A special problem encountered in the production of such snacks from dough is in the formation of surface blisters during frying which detract from appearance and often result in excessive oil content. U.S. Pat. NO. 3,608,474 discloses apparatus for frying dough pieces confined within a mold which physically prevents large blister formation. Another prior art technique is to form flats with corrugated surfaces which likewise tend to prevent blistering. Another technique used is to process a very thin layer of dough of about 0.02-inch thickness since blistering is less of a problem if the snack flat is thin. The resulting snacks, however, have increased fragility and break in handling and in distribution channels. It heretofore has not been possible to produce consistently a snack of smooth blister-free surface with a thickness in the range of 0.030- 0.045 inch without the use of techniques such as those mentioned above. This invention solves this problem and discloses a process for the production of thicker, non-fragile blister-free snacks.

SUMMARY OF THE INVENTION

Dough flats for eventual deep fat frying to produce snacks of the potato chip-type are normally produced in the moisture range of 20 to 50%, although if a predrying step is employed, the moisture can be as low as 10- 12% prior to frying. This invention relates to an added processing step conducted on such a flat immediately before the deep fat frying step. If water is applied to thoroughly wet the surfaces and then the wetted flat piece is introduced into the hot fat before the added surface moisture has had an opportunity to penetrate appreciably into the flat, the surface is apparently made more porous and the steam formed within the piece during deep fat frying is released uniformly and blister formation does not occur. With most doughs of this type, the optimum time of application with water prior to frying is only 1 to 5 seconds as it is necessary only to wet all surfaces; however, if the flat is allowed to stand with moistened surfaces for more than 1 minute before deep fat frying, moisture penetration into the interior of the flat affects finished texture adversely, producing an undesirably flinty texture. A brief draining step of a few seconds duration can be employed if desired to remove free surplus surface water prior to frying. Excess water can also be removed by blowing it from the surfaces with an air jet. This draining step is not part of the invention; however, it reduces spattering which occurs when free water is added to hot fat. The manner in which water is applied to the flat surfaces is not critical. Spraying or dipping in water as well as exposing to steam have been found equally effective.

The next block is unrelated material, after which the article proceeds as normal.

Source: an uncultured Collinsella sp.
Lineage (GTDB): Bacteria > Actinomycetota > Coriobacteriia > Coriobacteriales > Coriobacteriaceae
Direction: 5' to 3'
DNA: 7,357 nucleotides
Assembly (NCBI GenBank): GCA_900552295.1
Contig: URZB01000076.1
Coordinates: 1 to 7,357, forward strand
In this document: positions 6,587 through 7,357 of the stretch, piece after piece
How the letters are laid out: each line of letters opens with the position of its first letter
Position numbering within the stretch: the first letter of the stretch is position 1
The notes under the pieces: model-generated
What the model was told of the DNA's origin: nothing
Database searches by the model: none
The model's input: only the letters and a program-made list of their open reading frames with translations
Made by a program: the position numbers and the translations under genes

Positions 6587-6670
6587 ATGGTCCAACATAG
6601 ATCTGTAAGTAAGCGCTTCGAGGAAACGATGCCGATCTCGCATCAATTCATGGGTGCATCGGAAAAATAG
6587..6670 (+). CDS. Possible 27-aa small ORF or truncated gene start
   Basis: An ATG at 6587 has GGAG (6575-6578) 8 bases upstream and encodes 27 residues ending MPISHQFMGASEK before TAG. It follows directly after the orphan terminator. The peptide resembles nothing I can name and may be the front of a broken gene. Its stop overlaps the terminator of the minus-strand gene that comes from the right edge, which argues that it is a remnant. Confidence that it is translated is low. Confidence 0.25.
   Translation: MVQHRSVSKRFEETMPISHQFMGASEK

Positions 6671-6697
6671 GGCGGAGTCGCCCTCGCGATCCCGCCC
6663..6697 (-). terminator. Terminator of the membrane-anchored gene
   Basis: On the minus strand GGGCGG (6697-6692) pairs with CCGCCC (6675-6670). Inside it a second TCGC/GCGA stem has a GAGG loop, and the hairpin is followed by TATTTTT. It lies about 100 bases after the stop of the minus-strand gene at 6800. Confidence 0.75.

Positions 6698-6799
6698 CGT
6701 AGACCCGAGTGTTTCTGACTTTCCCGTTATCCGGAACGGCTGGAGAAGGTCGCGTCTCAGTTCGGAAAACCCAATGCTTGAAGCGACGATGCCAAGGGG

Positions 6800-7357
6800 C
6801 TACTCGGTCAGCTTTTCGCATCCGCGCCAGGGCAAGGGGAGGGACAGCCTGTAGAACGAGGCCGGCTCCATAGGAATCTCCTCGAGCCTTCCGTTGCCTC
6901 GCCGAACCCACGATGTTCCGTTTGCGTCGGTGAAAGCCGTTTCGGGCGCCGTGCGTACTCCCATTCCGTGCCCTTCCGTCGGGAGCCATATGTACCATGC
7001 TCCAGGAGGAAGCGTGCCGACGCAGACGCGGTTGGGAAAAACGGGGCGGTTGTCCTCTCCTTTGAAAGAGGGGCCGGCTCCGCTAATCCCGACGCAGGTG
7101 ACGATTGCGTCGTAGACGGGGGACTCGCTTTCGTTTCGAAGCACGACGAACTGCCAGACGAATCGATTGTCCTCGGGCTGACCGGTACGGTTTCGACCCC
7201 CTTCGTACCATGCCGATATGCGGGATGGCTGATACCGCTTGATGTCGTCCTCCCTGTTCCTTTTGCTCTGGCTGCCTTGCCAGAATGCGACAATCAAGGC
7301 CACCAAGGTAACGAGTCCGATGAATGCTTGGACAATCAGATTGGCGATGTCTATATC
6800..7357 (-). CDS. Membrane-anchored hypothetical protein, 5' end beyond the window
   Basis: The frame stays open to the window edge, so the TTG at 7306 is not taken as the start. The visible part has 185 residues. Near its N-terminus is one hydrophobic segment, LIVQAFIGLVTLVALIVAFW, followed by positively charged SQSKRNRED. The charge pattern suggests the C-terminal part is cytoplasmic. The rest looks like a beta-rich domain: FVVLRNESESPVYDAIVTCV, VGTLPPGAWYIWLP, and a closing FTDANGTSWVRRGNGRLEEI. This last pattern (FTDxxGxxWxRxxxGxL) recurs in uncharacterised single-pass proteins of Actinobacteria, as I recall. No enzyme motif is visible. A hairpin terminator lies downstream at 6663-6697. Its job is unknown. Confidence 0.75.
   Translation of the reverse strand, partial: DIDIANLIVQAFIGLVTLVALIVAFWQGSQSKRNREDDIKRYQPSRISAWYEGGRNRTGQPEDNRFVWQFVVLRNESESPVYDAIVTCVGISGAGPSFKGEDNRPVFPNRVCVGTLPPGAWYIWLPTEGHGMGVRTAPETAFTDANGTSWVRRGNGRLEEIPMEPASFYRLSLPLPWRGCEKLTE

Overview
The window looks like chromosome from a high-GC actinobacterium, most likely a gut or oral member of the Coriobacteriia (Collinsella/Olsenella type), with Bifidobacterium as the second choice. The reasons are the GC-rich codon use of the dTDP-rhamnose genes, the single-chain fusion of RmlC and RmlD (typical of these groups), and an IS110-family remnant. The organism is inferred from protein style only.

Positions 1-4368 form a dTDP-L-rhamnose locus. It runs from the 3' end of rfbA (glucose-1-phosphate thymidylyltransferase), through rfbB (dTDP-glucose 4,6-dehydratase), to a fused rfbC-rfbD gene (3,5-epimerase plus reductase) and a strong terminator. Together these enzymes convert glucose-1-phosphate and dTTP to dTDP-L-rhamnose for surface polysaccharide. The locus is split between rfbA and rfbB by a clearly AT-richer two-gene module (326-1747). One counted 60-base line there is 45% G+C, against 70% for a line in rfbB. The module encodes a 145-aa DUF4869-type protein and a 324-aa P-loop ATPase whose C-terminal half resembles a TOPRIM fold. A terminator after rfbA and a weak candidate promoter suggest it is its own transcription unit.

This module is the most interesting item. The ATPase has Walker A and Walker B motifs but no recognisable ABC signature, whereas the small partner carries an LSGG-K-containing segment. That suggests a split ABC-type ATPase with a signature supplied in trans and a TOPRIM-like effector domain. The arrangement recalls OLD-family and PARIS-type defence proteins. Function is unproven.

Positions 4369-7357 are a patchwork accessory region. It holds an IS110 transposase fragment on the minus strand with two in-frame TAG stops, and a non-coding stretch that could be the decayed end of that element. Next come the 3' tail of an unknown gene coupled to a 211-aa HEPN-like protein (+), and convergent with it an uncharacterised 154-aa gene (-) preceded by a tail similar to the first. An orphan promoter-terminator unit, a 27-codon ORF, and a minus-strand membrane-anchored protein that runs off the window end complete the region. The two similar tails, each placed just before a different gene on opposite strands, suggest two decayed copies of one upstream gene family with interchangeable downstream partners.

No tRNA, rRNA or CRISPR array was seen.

DESCRIPTION OF THE PREFERRED EMBODIMENTS

Example 1